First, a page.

I don't think we'll know for certain whether or not this was AQAP until either the bounty addendum is given its own banner ad on a forum (the clip I saw was not hosted on a forum). And I'm curious if any other forum watchers have come across the bounty video. I've seen it referenced but I haven't seen the banner ad put up by site administrators.
The other confirmation would be a second statement put out by AQAP confirming the bounties. The group has periodically done this in the past both to confirm or to deny that they were responsible for a particular act or statement. However, the group has been - at least for it - relatively reserved in releasing material over the past 6 months. (This doesn't mean AQAP hasn't been active on the ground, just that its online presence has receded a bit.)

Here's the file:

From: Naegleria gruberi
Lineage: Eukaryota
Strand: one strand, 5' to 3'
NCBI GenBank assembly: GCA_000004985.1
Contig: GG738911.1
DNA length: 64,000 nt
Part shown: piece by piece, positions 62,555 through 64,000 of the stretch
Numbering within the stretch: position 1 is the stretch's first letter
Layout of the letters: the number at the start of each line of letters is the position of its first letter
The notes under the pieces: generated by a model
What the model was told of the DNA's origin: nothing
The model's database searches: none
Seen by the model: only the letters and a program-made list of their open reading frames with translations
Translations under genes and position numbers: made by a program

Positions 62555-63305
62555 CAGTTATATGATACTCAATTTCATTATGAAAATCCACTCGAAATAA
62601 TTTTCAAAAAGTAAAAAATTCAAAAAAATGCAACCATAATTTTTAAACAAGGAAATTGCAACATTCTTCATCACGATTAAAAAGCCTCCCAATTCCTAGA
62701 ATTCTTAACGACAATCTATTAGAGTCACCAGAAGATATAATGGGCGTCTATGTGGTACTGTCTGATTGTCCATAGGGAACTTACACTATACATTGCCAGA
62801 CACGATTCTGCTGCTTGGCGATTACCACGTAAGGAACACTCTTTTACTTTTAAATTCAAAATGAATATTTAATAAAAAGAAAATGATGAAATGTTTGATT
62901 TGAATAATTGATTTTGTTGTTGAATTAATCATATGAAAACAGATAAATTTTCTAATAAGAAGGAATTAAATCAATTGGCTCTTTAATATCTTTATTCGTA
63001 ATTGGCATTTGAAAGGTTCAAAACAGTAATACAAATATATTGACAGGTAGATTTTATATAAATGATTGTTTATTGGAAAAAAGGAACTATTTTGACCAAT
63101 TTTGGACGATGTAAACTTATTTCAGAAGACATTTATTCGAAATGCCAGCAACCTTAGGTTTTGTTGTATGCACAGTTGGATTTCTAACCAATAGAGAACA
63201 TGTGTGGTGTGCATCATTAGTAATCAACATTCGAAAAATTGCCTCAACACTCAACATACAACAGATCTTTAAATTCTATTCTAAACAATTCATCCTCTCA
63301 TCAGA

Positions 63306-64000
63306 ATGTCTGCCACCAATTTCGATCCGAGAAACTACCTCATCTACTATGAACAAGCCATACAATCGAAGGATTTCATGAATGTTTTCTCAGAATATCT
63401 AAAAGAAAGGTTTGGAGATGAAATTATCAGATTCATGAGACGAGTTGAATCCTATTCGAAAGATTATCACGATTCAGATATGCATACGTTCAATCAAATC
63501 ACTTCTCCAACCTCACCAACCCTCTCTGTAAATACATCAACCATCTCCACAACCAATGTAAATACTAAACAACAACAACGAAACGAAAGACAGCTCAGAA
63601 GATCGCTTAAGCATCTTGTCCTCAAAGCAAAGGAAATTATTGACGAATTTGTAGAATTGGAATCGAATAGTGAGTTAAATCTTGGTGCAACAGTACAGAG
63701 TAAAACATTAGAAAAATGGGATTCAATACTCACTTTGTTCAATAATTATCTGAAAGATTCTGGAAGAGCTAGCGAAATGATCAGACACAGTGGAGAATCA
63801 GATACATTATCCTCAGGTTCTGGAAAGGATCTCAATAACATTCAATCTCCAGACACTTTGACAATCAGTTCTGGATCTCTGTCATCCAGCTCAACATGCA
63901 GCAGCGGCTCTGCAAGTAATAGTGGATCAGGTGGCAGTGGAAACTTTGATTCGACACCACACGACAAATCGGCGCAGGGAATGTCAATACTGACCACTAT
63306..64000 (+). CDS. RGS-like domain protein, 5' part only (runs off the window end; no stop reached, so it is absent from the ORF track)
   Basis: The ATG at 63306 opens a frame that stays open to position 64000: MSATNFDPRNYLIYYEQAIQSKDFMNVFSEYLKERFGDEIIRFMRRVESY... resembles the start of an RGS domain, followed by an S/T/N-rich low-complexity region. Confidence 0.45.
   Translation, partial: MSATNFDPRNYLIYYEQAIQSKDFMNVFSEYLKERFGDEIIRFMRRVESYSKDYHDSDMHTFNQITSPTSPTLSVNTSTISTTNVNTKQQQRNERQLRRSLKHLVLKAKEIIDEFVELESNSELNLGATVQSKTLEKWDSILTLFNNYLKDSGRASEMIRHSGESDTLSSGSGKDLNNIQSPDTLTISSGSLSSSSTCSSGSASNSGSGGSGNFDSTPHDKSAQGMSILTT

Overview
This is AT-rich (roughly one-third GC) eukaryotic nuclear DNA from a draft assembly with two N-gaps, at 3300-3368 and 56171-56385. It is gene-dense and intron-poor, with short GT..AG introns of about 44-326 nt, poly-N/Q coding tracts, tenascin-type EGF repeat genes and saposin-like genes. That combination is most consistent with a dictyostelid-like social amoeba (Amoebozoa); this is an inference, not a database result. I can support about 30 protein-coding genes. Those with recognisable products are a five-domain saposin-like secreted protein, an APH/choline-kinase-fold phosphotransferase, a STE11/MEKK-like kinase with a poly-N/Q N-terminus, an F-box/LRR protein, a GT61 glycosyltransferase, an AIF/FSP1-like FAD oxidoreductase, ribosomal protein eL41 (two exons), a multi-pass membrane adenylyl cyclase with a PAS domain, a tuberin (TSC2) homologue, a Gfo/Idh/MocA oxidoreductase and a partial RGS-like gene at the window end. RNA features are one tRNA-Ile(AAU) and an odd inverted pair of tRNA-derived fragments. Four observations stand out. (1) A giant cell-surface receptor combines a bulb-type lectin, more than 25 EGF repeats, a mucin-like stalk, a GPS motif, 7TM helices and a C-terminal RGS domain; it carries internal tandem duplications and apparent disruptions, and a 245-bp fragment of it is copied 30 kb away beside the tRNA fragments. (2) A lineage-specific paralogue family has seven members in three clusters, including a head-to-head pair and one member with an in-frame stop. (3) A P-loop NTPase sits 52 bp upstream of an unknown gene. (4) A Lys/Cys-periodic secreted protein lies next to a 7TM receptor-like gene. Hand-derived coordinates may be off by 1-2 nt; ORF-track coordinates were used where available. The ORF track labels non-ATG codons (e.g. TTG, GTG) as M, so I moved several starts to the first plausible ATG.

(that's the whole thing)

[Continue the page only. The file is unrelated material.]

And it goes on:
Either way, the bounty addendum clip and the stories about the US erasing it from the original are all a bit strange. Unfortunately, I think we're all going to have to wait a bit for the picture to settle. That is not satisfying, but it is honest.
What can 3D printing do for medicine? The "sky is the limit," says Northwell Health researcher Dr. Todd Goldstein.
- Medical professionals are currently using 3D printers to create prosthetics and patient-specific organ models that doctors can use to prepare for surgery.
- Eventually, scientists hope to print patient-specific organs that can be transplanted safely into the human body.